In 1963 Beatie was working for Develco, a small aerospace outfit, doing satellite instrumentation research for the U.S. Navy. “We were researching radio propagation, looking to improve two-way communication links between satellites and the ground and one-way links from satellites to submarines,” he recalls. Because some of those projects are still classified, Beatie won’t go into details. But he notes that there was no two-way link between satellites and submarines because it’s hard to transmit from under the water. In that cold-war era, there was a danger that breaking the surface with something even as small as an antenna could give away the position of a nuclear sub. The sub could receive low-frequency signals “in the 10- to 20-kilocycle range” while still a few meters underwater, Beatie says. (Asked whether he meant kilohertz, he pointed out that cycles per second wasn’t replaced in common usage by the SI unit hertz until the 1970s.)
Beatie notes that he and his colleagues were all surprised by “the ever increasing rate of change in terms of going from vacuum tubes to transistors to integrated circuits and then to microprocessors, and the fast development of software, which is more prominent today than the hardware.” Beatie went to work for Hewlett-Packard as a lab technician and recalls that at HP the chief engineer once told him, “Bob, those 7- and 9-pin miniature tubes will never replace octal tubes.”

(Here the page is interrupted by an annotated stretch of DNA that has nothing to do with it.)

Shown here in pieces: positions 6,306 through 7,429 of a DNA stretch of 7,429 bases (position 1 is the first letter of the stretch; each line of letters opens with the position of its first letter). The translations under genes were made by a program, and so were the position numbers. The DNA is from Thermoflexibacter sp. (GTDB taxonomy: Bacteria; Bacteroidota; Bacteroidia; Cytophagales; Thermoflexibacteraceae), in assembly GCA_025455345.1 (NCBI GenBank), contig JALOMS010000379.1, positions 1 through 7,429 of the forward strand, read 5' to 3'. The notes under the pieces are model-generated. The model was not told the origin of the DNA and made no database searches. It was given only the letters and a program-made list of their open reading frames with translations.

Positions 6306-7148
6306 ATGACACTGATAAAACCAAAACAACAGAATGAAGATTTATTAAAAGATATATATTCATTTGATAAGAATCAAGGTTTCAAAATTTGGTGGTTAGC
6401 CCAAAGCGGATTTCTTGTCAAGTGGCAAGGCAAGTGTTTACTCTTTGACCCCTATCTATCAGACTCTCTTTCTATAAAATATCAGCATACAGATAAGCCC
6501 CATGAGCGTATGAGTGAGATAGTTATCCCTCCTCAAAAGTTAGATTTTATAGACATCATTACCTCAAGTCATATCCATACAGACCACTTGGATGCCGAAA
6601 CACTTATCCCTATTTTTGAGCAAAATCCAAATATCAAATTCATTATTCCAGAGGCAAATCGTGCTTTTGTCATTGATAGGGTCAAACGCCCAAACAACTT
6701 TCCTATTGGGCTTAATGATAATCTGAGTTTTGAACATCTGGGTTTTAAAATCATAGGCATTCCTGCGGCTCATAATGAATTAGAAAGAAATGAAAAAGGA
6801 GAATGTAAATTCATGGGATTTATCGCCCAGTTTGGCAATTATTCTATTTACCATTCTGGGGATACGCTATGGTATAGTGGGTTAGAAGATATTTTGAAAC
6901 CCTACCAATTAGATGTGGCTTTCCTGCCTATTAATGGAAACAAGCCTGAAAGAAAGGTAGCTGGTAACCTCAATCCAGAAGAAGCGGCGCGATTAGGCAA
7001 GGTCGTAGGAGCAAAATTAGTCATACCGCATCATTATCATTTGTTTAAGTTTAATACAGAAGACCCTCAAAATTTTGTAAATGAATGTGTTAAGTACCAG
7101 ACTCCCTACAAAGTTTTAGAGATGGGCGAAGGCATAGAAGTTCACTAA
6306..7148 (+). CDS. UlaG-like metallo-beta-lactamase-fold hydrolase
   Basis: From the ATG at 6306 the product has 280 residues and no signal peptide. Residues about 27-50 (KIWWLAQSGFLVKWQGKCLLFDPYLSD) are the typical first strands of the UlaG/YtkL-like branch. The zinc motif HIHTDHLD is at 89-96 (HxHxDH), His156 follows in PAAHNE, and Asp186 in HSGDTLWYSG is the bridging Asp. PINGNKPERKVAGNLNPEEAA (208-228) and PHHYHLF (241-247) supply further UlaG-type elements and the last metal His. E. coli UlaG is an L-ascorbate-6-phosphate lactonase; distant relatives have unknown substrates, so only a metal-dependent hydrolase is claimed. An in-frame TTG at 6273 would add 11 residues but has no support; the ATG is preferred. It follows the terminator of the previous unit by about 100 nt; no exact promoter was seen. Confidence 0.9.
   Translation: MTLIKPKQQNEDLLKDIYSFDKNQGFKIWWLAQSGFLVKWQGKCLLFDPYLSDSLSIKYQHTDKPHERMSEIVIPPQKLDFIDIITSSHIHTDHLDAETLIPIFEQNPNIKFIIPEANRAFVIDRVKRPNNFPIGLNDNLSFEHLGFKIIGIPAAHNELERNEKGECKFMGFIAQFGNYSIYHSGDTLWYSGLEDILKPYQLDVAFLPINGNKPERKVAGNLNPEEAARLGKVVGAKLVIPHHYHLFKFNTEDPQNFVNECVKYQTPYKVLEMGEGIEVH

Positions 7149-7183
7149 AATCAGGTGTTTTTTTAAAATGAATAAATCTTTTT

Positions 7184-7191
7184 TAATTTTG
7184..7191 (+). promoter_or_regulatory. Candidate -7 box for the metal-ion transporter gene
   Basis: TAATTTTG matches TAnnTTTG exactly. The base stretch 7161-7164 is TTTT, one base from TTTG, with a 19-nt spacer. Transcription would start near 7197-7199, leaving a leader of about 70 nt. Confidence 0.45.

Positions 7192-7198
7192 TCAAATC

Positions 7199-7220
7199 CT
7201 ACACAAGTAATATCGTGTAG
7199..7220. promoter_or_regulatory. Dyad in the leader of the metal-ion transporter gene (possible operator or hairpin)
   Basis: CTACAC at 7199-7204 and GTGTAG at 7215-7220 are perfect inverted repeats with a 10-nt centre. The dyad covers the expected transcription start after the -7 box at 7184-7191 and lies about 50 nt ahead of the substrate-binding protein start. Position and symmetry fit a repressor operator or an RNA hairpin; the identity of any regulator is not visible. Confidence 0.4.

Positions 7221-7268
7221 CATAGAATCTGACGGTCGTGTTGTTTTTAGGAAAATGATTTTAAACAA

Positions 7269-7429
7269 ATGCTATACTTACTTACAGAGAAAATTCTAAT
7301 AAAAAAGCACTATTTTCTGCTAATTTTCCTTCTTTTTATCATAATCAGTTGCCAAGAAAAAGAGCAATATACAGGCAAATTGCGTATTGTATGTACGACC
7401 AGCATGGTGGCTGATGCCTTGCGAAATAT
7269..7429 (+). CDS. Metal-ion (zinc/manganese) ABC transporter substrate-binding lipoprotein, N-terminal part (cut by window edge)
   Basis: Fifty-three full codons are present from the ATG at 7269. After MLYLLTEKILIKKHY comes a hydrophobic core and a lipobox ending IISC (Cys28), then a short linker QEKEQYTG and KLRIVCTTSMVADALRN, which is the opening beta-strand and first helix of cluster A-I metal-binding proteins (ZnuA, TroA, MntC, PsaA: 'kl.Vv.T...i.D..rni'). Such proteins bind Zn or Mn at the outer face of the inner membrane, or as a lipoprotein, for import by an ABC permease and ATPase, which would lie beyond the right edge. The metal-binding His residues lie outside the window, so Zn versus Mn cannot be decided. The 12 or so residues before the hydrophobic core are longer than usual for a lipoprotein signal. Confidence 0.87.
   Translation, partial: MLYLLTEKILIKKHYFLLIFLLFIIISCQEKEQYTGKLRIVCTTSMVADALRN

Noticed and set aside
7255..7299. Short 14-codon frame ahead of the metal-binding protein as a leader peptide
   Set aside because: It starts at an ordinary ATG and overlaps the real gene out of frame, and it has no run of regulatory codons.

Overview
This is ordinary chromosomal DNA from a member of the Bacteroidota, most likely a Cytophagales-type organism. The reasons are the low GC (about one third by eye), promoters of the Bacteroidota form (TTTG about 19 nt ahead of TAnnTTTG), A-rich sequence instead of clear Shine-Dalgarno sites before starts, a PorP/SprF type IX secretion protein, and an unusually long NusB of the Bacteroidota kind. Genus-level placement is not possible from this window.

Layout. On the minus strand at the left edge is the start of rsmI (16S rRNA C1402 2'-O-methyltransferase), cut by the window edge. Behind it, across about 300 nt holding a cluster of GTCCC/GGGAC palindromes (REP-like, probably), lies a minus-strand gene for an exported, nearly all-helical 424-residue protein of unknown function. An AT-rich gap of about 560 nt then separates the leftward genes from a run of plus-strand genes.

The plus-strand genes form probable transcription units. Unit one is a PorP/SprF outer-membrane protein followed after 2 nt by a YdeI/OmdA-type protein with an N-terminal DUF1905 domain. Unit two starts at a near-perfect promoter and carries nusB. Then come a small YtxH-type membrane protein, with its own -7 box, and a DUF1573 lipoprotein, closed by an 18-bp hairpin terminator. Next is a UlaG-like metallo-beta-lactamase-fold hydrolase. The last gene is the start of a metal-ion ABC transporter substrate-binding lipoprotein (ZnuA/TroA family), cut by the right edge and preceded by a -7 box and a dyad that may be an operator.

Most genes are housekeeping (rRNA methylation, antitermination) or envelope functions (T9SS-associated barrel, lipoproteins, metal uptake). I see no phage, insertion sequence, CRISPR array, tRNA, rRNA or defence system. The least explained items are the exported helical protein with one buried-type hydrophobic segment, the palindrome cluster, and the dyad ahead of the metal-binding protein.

But not everything has changed, Beatie notes. The engineering profession “is still what it always was—a disciplined approach to solving problems,” he says. But the development of products and services has become more of a team effort, he adds.
Richard M. Smith, Member, 68
When IEEE was formed, Smith was in the U.S. Army on active duty in Korea. “I was working with missile systems using peanut-type vacuum tubes—which means triodes and pentodes—more from an operational standpoint than as a developer,” he says. He didn’t start developing electronics for the military until 10 or 12 years later. “I remember building a stereo receiver in 1963 using large piece-part transistors, capacitors, inductors, and so forth,” he says. It wasn’t at all related to his job, but it was a good way to pass the time: “I was 22 years old, and it was just something to do in Korea. We didn’t have television; the only thing we had was the Armed Forces Network Radio.”
He says he was constantly in learning mode: “Back then, engineers had to know more about how everything worked, rather than, ‘Oh, yeah. Let’s just plug in this board; it will do everything we need to do.’”
He recalls participating in what was called the Cadet Engineering Program: “The power company took its young engineering graduates—mechanical and electrical—and put us out in the plant. Over a few months, we spent time dealing with every aspect of the company. That provided a solid basis for doing the job you would eventually work into.”
Asked how engineering has changed since the 1960s, Smith noted that many of today’s computer engineers “just use a plug-and-play approach to designing something.” He acknowledges that the change is part of the normal progression of a technical field. But he cautions, “You still need to have some people who probably can’t hook up a device and make it work but can tell you in great detail how one aspect of the device is designed and how it works—if only so the skill is not lost.”